Speaking to Walter Isaacson, whose biography on Tesla boss Elon Musk came out this week, Franz von Holzhausen said the unconventional shape of the stainless steel truck caused dissent among workers.
The as-yet-unreleased Cybertruck takes inspiration from the pointy design of the 1960s Lotus Esprit, as well as video games and sci-fi movies.
“A majority of people in this studio hated it,” said chief designer Franz von Holzhausen. “They were like, ‘You can’t be serious.’ They didn’t want to have anything to do with it. It was just too weird.”
After seeing a full-size mock-up of the futuristic pick-up truck, some designers began secretly designing an alternative version.
A spokesperson for Tesla did not respond to a request for comment.
Mr Musk was reportedly adamant from the outset that the design of the electric pickup truck would “look like the future” and refused to concede to more conventional design ideas.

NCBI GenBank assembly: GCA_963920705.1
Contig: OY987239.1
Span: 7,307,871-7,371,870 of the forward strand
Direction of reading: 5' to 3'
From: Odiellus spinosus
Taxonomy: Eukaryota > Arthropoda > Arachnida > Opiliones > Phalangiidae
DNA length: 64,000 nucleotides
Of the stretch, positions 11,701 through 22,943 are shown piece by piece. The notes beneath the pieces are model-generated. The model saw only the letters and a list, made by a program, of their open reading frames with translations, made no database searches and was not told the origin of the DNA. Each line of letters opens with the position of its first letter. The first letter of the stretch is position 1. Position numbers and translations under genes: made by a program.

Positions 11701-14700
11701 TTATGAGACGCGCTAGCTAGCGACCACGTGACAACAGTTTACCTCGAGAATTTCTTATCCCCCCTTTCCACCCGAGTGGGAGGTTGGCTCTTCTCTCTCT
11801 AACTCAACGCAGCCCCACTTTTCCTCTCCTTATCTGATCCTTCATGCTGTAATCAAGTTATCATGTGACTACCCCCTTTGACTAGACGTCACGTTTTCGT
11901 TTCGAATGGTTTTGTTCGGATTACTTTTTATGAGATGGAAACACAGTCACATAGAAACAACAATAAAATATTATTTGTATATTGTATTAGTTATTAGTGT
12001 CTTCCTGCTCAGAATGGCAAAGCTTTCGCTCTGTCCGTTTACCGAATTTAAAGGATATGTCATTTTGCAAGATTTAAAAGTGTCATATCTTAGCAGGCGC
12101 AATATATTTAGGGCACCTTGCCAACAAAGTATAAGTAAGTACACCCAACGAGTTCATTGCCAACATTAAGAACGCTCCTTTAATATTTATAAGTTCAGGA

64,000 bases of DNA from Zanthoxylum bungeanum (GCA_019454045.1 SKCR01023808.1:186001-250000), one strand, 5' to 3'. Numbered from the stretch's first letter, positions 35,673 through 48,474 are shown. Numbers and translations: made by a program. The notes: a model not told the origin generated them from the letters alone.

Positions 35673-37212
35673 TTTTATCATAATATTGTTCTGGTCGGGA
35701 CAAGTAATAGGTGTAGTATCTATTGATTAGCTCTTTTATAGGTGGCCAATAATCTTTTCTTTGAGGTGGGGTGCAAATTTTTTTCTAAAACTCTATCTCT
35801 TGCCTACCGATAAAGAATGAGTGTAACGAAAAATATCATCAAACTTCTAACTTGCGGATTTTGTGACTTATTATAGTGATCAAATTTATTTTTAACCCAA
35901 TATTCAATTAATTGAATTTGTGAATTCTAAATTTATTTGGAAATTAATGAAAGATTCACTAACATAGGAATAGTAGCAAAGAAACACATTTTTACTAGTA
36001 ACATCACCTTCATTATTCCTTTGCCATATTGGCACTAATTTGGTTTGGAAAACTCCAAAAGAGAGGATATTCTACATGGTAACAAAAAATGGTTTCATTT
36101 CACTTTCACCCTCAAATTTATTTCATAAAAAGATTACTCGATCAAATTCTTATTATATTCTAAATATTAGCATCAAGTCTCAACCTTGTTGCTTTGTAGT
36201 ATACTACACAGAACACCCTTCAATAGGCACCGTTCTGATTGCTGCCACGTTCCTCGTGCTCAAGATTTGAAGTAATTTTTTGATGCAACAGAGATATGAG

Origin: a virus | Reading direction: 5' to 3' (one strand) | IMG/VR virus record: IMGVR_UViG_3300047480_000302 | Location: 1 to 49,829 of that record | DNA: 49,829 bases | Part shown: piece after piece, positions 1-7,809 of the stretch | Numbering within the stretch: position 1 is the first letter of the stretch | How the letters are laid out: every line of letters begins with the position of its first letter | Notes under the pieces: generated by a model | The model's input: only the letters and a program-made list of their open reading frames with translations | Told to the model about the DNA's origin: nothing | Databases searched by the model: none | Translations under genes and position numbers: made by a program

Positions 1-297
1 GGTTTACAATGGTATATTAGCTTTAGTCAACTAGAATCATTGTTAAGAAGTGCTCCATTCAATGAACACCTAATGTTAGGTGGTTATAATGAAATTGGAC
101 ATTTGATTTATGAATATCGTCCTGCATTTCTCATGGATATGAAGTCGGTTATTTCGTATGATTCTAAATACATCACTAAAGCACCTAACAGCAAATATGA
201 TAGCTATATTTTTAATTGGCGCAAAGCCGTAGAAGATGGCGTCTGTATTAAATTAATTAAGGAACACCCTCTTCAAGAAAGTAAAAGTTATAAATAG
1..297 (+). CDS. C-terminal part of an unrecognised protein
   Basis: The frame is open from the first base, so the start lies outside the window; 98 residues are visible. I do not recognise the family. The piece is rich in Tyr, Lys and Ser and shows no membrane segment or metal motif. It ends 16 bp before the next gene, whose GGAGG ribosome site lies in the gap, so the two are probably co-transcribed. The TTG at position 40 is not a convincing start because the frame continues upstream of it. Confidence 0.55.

“We’re not doing a traditional boring truck,” Mr Musk said during one meeting in October 2018. “We can always do that later. I want to build something that’s cool. Like, don’t resist me.”
The biography, which saw Mr Isaacson shadow Mr Musk for two years, also revealed other instances of Tesla employees keeping projects alive, even after it had been officially scrapped.
After the Tesla boss became disinterested in developing a $25,000 mass-market car, repeatedly vetoing the idea in meetings, Mr von Holzhausen reportedly kept the concept alive as a “shadow project”.
His biographer describes Mr Musk as “fiercely stubborn” with a “reality-distorting wilfulness and a readiness to run roughshod over naysayers”.
The Tesla Cybertruck was first unveiled to the public at an event in November 2019, offering people the chance to reserve one with a $100 deposit. More than 200,000 orders were received within the first three days, according to Mr Musk, however it has taken until this year for production to actually begin.
The first deliveries to customers are expected to take place later this year.
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